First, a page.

Float Taipei Feedback
The audio and video quality of this elevator pitch was excellent and I thought it took the right tone. I thought the clean no nonsense approach was the right one for the elevator pitch. I liked that I got to see the person making the pitch face to face. I thought the inclusion of the dog was gimmicky and unnecessary if not a bit unsanitary related to the sparse spa feel invoked in the further presentation and that was probably the point at which I decided I was less interested but perhaps if your investors were dog people it may not be so bad. I wonder if the idea of floating translates well to a Canadian investor audience? I was an elite athlete at one point in my career and I have known many college athletes and although I’ve heard of sensory deprivation tanks, I’ve never heard or anyone who has actually used one so I am having a hard time imagining the market for this type of spa. Perhaps it is one of those things where availability would encourage use and that the reason I have not heard of people using them is simply a problem of access but because there is some doubt in my mind it would be helpful if you would provide some evidence for the market need. You briefly mentioned your competitors, but I wonder if they are not already maximizing what market there might be. I think you might have to make the cultural link for your investor a bit stronger unless you can assume they are coming from the same cultural context. That being said, I thought that you did make it sound appealing to consider and I thought you seemed credible and interesting. I think I would have more interest if I were an investor in the region you’re proposing for your service.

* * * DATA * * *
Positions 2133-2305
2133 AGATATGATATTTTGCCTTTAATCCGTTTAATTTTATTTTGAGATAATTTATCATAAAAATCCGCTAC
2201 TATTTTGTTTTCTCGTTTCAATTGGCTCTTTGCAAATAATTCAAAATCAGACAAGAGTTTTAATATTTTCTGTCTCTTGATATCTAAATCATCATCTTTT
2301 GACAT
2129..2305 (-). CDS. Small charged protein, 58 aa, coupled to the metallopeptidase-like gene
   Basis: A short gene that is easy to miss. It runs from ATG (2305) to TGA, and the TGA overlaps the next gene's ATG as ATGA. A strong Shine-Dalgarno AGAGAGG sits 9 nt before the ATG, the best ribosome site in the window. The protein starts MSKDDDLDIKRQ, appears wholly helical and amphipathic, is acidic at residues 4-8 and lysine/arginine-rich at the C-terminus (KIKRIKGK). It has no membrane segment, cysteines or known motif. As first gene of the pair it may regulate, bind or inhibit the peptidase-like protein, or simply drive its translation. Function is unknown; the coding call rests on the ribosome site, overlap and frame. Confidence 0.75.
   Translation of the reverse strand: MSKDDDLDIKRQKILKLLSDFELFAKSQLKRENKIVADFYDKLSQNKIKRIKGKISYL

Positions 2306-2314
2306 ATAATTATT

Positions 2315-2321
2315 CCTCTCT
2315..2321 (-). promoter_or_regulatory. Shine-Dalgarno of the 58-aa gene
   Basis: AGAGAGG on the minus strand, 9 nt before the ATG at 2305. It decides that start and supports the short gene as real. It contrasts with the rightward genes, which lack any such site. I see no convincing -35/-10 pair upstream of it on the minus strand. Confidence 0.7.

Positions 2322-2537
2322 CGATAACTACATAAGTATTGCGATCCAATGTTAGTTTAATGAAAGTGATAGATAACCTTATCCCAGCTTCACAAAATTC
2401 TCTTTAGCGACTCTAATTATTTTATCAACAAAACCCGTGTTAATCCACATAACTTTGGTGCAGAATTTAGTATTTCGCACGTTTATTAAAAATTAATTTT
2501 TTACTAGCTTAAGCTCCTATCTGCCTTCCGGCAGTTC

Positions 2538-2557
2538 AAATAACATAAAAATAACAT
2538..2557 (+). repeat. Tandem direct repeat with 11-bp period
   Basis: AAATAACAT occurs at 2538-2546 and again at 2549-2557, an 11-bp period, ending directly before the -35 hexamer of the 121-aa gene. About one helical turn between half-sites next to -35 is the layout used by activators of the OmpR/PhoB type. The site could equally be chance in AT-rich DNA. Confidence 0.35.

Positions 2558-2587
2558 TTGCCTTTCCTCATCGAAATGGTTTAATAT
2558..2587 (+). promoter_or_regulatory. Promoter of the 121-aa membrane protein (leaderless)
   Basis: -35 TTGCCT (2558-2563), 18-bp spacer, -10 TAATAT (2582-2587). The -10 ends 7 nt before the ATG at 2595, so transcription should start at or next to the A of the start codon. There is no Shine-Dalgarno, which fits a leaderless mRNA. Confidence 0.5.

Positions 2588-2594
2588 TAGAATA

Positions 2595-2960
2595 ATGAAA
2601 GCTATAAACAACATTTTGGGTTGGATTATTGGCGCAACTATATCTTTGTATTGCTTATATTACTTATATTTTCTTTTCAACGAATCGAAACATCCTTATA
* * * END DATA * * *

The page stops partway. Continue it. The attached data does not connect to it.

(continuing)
In the expanded pitch I was concerned about the finances. In your operating expenditures you didn’t include any figures for overhead (eg. Internet and web hosting, transaction fees and payment tech equipment, electricity, water, heat, taxes, décor, maintenance, accounting services or other management once you leave the business, laundry, towels etc.) nor did you include the cost to purchase your start up learning materials or the cost of developing further ones that you mention. I was also concerned that compromising on location may result in lower profits. I was not sure how much I, as an investor, was being asked to put up, what shares I would have in the company and what profit margins I could expect from the overall profits of the company. For me, I don’t see a big enough profit margin here once you pay out the overhead and you and your partner to make my investment pay off, although the turnaround time seems quick which is nice. I wish there had been more images in the expanded pitch to give me the feeling of this type of atmosphere.
My biggest concern is that all of the research espousing benefits of the floating technique is related to the sensory deprivation involved. Altering that deprivation to introduce stress through learning materials seems to me that it would actually have a negative impact on the health benefits that floating encourages. I would need to see some evidence that this technique is both effective for producing the same health benefits as non-learning floats and that educational outcomes are improved through this type of learning before I would be willing to invest. I might be willing to invest in one unit within an existing shop as a research initiative in order to conduct testing to see if the benefits pan out.